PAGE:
EMDR works by helping the brain to process traumatic memories. When something terrible happens to us, it is stored in our brain in a different way to our day to day memories. It can pop into our heads when we’re least expecting it, or sometimes we might feel like we’re going through the experience again. EMDR therapy helps to make the memory less upsetting, and more like just another part of our life story.
EMDR stands for Eye Movement Desensitisation and Reprocessing, a psychotherapy which was started by American psychologist Francine Shapiro in the late 1980s. She noticed as she was walking through a park that when she moved her eyes from side to side her negative emotions seemed to dissipate. She went home and tried it on other people. She found that eye movements whilst thinking about traumatic memories had the same effect on others. She started doing research into this effect, and developed EMDR.
Since then, the evidence for EMDR has grown to the point where it is recommended in the NICE guidelines for those with post-traumatic stress disorder (PTSD). It’s used across the health service and by psychologists and psychotherapists across the world.
Katy was shaking and tearful the first time we met. She just couldn’t understand what had happened to her life. Everything had been going so well, and then she’d been knocked off her bicycle last year. Even though she wasn’t badly hurt, ever since she had images pop into her head of a lorry about to collide with her.
The flashbacks would come out of the blue, she might be walking along the road and suddenly she’d feel like it was happening again. She’d hear the noise of the impact and re-experience the pain she felt as she hit the road.
At night she had nightmares about crashes. Her life was rapidly unravelling. She was exhausted and irritable, and she couldn’t get back on her bicycle without feeling panicky. She was on the verge of losing her job and her family had had enough of her snapping at them.
We are all able to process traumatic events. When something awful happens, at first it’s normal to feel very disturbed by it. Over time our brains make sense of what happened, integrating it into the story of our lives. We do this by talking to others, by thinking about what happened and making sense of why it might have been that way.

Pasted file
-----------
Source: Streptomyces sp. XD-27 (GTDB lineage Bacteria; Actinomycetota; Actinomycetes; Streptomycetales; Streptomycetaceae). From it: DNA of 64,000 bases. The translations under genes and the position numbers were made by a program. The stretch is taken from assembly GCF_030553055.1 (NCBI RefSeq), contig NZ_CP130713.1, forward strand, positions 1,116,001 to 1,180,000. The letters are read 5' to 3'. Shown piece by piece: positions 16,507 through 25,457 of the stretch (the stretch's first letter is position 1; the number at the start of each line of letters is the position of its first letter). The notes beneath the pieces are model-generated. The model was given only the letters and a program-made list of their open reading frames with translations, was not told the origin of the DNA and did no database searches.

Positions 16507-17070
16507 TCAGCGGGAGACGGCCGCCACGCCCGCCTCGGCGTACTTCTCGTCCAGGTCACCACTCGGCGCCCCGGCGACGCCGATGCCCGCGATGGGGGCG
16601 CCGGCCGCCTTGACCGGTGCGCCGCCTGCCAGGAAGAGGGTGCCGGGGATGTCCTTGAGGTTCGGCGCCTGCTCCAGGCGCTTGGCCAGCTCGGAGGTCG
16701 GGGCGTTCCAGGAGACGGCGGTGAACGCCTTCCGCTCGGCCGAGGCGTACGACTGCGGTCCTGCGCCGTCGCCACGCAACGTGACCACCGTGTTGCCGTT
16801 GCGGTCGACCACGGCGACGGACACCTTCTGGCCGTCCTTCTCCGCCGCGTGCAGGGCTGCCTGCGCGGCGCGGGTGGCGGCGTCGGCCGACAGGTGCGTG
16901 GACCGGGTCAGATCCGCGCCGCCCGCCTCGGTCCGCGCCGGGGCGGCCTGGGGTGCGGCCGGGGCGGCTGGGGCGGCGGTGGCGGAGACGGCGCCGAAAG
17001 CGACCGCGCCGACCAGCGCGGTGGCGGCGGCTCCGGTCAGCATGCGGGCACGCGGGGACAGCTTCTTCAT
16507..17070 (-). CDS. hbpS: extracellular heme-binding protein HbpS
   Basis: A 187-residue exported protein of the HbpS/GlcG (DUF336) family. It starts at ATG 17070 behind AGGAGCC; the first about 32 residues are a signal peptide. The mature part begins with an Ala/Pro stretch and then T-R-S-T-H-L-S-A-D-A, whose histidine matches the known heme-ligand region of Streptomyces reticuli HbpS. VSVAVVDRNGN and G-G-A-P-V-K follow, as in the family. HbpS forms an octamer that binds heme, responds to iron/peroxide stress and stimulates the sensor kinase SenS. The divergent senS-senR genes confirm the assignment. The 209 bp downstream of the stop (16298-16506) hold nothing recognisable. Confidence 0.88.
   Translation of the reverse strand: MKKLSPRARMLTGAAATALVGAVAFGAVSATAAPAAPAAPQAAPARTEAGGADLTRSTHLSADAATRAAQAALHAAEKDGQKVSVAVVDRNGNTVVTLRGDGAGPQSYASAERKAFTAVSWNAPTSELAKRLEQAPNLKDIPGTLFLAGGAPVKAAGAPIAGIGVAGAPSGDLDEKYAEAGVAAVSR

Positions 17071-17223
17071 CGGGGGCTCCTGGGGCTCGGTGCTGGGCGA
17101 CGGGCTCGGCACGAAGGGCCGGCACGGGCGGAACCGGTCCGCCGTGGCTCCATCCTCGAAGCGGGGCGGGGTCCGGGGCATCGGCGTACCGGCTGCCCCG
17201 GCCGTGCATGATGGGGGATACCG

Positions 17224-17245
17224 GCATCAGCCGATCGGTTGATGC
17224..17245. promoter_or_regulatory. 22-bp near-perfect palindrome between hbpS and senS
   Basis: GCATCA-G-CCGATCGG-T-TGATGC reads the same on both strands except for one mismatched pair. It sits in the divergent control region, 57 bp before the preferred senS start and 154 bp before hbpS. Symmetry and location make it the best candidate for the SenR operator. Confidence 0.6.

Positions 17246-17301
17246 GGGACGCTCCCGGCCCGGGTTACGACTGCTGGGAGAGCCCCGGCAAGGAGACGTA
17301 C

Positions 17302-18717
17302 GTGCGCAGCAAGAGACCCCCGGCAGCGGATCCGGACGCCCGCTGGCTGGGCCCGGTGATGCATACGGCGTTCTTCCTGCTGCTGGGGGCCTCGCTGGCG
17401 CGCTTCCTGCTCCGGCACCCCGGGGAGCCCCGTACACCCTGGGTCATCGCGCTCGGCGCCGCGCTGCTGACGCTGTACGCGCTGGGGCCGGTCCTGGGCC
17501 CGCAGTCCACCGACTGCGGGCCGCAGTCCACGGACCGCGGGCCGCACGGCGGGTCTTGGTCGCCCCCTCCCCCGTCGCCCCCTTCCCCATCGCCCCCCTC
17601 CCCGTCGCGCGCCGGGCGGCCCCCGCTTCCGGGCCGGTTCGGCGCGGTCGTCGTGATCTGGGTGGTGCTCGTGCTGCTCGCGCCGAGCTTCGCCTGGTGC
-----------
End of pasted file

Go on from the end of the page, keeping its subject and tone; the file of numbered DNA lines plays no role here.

When a trauma is processed, we can still remember it but it feels like it is in the past. We don’t feel the emotions of the time again.
Unprocessed traumatic memories, in contrast, are raw. These are the memories which make us cry or feel scared, just thinking about them. Unprocessed memories are stored alongside our experiences of the time. Emotions, body sensations, they’re all there. And they all get triggered when we think about what happened. Even if we don’t want to think about it.
That’s why Katy felt so panicky every time she tried to get onto her bike. Rationally she knew that the accident was in the past, but emotionally her brain was reacting as if she was still in danger.
When Katy came to see me, I explained that her brain had the capacity to process the memory of the accident and that EMDR would help her do just that.
I asked Katy to think about the worst moment. She remembered an instant just before she was hit by the lorry. She’d thought she was going to die. Just thinking about it brought a rush of feelings through her body. She started sweating and her heart started beating fast. She then followed my fingers with her eyes, and gradually started to feel less distressed about the memory.
There are several theories as to how EMDR works. One is that the eye movements mimic the movements during REM sleep, and that these are important in processing memories. Another is that the eye movements tax our working memory, and that this changes how we relate to the memory of the event.
It turns out that eye movements aren’t the only way to have this effect, and some EMDR therapists will use alternate hand tapping, buzzers, or even headphones with clicks in alternate ears.
Katy needed eight sessions of therapy. The first few were for assessment and preparation. Katy started doing trauma processing in her third session. By the sixth session she was back on her bike and by the eighth session her nightmares were gone.
Katy had only had one major traumatic event in her life. For her, EMDR was quite straightforward. Many people have multiple traumatic events, and then EMDR will take longer.
It’s not easy remembering the worst moments in your life. If you are someone who has had lots of trauma then your EMDR therapist will spend time helping you develop coping skills before you start trauma processing. If your life is quite unstable, for example if you have an ongoing court case or you are homeless, then an EMDR therapist may say that now is not the time to try trauma processing.
EMDR therapy is particularly useful when your memory feels like it’s held in your body. People sometimes say that they know rationally that they’re safe now, but that they still feel unsafe. Sometimes people don’t even have a visual memory of what happened, but they still feel intense emotions in their body.
That’s where EMDR comes into its own. It helps people harness their brain’s natural capacity for healing, putting those feelings where they belong. In the past. In this way EMDR therapy lets you move confidently towards your future.
Clinical psychologist Naomi Fisher is an experienced EMDR consultant offering EMDR Zoom appointments. Book an appointment with Naomi online from wherever you are in the world here.